When she reached the conference table, she bowed deeply but she was very obviously angry. And then she spoke. “For five wakings have I awaited word from thee, Emperor of Ormaeranda. My sisters can wait no longer. Wilt thou hear me?”

“Hear you!!???” the Emperor all but screamed. “How dare you simply walk into this meeting, uninvited and unannounced! Did I not advise you … ”

“Indeed, Emperor of Ormaeranda, thou didst instruct me upon my arrival some five endmeals ago that thou wouldst hear my urgent message as soon as thou didst have some leisure,” she agreed readily, her eyes as hard as steel. “If it was thine intent to ignore we who have commended ourselves to thy care, it would have been as well if thou hadst the temerity to own it when first I did arrive.”

Dear, me, thought Caelon, thoroughly enjoying the scene and wondering what was afoot.

“Since it is plain that thou wouldst prefer to ignore thine obligations, I but thought to present our plight directly to thy generals. Mayhap, as military men, they will comprehend the urgency of the matter as clearly thou dost not.” The Emperor was yanking the bell pull, obviously intending to summon servants or guardsmen to expel this determined woman. She ignored him, turning her attention to the men sitting around the table. “Gentlemen, the matter is simple. The Throk, evidently despairing in their hopes that the Long Interval had dulled the wits of the armies of Aerandos, have left their usual points of attack and have, instead, come east and south, and now threaten the eastern border of Lemantia.”

Both Caelon and his father sat straighter in their seats upon hearing this news. Lemantia was a tiny nation, a matriarchal theocracy without a standing army. Infinitely vulnerable, Lemantia had always looked to its powerful neighbor for protection. In practice, however, Lemantia had actually been protected and defended by Aerandos, and the heirs to Aerandos had always been instructed, from early in their military careers, in their obligation to the preservation of Lemantia.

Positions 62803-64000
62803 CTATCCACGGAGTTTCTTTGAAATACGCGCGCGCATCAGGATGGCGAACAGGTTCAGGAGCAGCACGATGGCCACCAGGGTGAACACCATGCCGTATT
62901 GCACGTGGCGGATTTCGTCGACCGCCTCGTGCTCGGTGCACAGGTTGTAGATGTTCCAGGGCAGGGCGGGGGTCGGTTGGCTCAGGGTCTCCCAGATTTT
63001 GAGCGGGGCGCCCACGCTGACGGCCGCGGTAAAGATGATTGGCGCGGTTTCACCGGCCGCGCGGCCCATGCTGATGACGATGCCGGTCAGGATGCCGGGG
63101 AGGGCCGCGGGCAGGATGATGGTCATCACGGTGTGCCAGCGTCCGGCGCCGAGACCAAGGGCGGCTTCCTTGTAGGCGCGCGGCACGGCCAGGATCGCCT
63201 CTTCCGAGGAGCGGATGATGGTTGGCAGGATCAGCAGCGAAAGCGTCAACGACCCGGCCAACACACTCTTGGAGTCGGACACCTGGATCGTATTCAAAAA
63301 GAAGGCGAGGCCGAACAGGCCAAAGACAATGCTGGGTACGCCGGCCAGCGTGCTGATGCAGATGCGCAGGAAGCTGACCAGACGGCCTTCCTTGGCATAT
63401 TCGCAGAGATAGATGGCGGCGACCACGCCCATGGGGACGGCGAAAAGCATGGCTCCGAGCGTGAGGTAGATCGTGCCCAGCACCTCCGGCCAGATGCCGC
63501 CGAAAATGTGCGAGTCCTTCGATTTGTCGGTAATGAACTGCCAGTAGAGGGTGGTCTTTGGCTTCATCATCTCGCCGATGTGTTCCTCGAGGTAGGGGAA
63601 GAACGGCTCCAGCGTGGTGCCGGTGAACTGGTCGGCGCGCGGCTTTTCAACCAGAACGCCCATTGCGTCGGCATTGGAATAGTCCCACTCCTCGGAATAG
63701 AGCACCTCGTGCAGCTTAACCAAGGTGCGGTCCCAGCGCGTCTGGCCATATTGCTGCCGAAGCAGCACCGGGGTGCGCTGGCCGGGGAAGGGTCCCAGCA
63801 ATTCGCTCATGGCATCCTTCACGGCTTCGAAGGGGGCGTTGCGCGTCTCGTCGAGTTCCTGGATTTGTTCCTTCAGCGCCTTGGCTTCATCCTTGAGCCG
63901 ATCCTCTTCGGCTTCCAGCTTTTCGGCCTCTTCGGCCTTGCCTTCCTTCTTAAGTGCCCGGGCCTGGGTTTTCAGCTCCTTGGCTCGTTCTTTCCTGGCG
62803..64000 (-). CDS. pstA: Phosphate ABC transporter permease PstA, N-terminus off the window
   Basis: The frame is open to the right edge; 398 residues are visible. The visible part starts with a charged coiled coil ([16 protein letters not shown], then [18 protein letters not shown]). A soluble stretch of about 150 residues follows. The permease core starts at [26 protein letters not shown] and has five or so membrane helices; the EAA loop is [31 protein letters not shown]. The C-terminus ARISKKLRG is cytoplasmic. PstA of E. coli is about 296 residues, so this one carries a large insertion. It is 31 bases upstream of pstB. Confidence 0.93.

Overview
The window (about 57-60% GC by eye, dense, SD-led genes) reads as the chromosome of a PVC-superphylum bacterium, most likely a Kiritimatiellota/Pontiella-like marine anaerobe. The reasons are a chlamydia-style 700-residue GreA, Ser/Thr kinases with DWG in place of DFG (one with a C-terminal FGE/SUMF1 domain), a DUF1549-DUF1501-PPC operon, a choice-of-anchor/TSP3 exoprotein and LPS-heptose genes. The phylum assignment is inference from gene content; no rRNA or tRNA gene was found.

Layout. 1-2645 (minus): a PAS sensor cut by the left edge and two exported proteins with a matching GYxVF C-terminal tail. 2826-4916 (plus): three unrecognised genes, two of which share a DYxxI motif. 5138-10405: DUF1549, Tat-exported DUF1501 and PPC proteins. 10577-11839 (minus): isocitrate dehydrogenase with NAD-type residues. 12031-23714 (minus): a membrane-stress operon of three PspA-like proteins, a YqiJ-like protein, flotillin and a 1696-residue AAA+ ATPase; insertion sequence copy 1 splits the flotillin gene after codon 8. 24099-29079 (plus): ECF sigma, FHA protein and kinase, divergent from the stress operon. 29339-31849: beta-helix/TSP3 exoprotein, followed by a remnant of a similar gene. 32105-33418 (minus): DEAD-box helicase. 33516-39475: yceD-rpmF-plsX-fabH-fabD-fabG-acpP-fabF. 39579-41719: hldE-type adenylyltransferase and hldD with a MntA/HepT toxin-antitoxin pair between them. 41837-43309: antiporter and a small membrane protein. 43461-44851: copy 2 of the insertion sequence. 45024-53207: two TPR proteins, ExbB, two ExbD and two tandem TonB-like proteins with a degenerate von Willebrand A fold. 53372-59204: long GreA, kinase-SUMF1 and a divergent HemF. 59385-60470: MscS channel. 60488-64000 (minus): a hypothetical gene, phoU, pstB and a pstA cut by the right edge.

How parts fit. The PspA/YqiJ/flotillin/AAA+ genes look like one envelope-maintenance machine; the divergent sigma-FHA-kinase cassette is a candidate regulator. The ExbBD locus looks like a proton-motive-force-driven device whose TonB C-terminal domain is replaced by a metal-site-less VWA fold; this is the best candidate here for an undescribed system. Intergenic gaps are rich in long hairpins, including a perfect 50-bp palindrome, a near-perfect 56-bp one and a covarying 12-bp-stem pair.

The messenger, observing the alert attention of the gentlemen from Aerandos, had nodded in satisfaction. She then said, “No doubt, General Lord Aerandos, thou dost well perceive the implications of this new threat to Lemantia.”

“It is of no moment, ma’am, what you imagine Aerandos to perceive!” the Emperor said, regaining control of the conversation. “I have other uses for the forces of Aerandos at this time; they are not free to come to your aid and, indeed, I do not see that the matter is of any consequence.”

“Art thou then ready to proclaim to The Chosen, and to the world as well, that thou art without honor, Kaerkas of Ormaeranda?” she asked him.

“Honor be ashes!” exclaimed the Emperor. “The armies of Ormaeranda are available only in the service of my God; they will aid you only if you forsake your Goddess and bow down to worship Him.”

The woman stared at him for a moment. Then her face blanched. “Forsake Divine Istha to worship Septha the Destroyer?” she whispered, appalled.

“That is my price,” said Emperor Kaerkas.

She said nothing. She cast a brief, worried glance at Lord Saeros. Caelon could not know what she saw in the thoughtful face his father wore as he observed this scene, but it seemed to reassure her. And then, for the first time since she had entered the room, she had looked at him and her eyes widened briefly. Only for a fleeting moment did their eyes meet but that was long enough for Caelon to realize that he had somehow been … there was really no other word for it … he had been recognized. Now, what’s afoot? he wondered.

Her gaze swept the rest of the men sitting at the table. Then she turned and swept from the room.

But, as he watched her retreating back moving toward the door, for the second time in his life, he heard a woman’s voice in his mind. Have a care, Caelon of Aerandos.

And then, she was gone.